Definition of thermometer in English:

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Pronunciation: /θəˈmɒmɪtə/


An instrument for measuring and indicating temperature, typically one consisting of a narrow, hermetically sealed glass tube marked with graduations and having at one end a bulb containing mercury or alcohol which extends along the tube as it expands.
Example sentences
  • Narrow-range mercury thermometers were used to measure sand surface temperature.
  • Glass thermometers are suitable for measuring temperature at the Earth's surface but would be impractical at higher levels.
  • Digital thermometers and alcohol-filled glass models are just as accurate as mercury ones, and many hospitals are already making the switch.



Pronunciation: /θəːməˈmɛtrɪk/
Example sentences
  • Microclimates can greatly upset thermometric readings of nonstationary thermometers.
  • For personnel who are responsible for patients at risk of excessively low or high body temperatures, knowledge of various temperature sites and thermometric devices is imperative for provision of appropriate care.
  • In 1848 Thomson produced a paper which set out to establish the basis of an absolute thermometric scale.


Pronunciation: /θəːməˈmɛtrɪk(ə)l/
Example sentences
  • The highest thermometrical reading in the main hatchway was 84 degrees on September 27th and the lowest was 45 degrees Fahrenheit on November 7th.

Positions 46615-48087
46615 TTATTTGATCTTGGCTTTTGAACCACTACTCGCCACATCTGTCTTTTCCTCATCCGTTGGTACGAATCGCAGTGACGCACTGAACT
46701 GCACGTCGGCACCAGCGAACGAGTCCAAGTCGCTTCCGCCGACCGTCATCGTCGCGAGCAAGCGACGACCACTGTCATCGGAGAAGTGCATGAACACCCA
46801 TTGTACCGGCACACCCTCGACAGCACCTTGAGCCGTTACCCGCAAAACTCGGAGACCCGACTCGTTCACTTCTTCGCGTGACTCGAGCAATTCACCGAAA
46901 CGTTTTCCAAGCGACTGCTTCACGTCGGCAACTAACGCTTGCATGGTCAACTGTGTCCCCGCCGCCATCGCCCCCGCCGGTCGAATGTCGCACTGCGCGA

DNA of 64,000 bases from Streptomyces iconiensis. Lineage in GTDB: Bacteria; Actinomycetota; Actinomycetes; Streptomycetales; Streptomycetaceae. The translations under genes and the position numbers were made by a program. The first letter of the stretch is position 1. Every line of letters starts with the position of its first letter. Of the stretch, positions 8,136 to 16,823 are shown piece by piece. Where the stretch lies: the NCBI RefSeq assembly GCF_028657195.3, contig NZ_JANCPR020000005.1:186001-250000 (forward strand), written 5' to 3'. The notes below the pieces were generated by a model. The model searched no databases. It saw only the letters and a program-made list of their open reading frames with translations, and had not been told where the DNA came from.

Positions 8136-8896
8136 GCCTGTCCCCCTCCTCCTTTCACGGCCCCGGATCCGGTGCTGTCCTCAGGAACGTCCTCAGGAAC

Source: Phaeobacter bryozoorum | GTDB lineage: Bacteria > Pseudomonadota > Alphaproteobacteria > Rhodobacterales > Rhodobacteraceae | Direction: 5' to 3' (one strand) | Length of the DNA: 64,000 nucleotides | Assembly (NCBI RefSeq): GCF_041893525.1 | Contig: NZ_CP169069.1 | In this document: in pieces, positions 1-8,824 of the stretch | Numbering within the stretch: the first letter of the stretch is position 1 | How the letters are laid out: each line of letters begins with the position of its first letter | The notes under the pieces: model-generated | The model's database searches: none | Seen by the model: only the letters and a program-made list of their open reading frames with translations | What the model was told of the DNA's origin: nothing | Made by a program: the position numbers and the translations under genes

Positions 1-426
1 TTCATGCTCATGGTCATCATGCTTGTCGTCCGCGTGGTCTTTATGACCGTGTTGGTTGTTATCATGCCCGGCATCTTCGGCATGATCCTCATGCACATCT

• The assiduity with which botanists have considered this subject of a thermometrical mean shows that more or less they have regarded it in the same light.
  • Hooke studies the nature of air and its relationship to respiration and combustion, the laws of falling bodies, improvements to diving-bells, telegraphy, the weather, he sets the thermometrical zero at the freezing point of water, and also invents a machine for cutting gear wheels.


Example sentences
  • By contrast with infrared thermometry, thermal imaging allows information on the temperatures of all areas in a scene to be obtained simultaneously in one image.
  • Smitz and associates compared rectal thermometry to infrared thermometry in elderly hospitalized patients to determine if there was agreement between the temperatures obtained via these two methods.
  • Body temperature is therefore most accurately measured by an intravascular thermistor, but measurement by infrared ear thermometry or with an electronic probe in the rectum is an acceptable alternative.


Mid 17th century: from French thermomètre or modern Latin thermometrum, from thermo- 'of heat' + -metrum 'measure'.

  • warm from Old English:

    Warm is an Old English word but can be traced right back to a root that was also the source of Greek thermos ‘hot’, which gave us thermometer (mid 17th century), thermostat (mid 19th century), and the Thermos flask (early 20th century). Cold hands, warm heart is a proverb first found in the early 20th century.

Words that rhyme with thermometer

accelerometer, anemometer, barometer, gasometer, geometer, manometer, micrometer, milometer, olfactometer, optometer, pedometer, photometer, pyrometer, speedometer, swingometer, tachometer

For editors and proofreaders

Line breaks: therm|om¦eter

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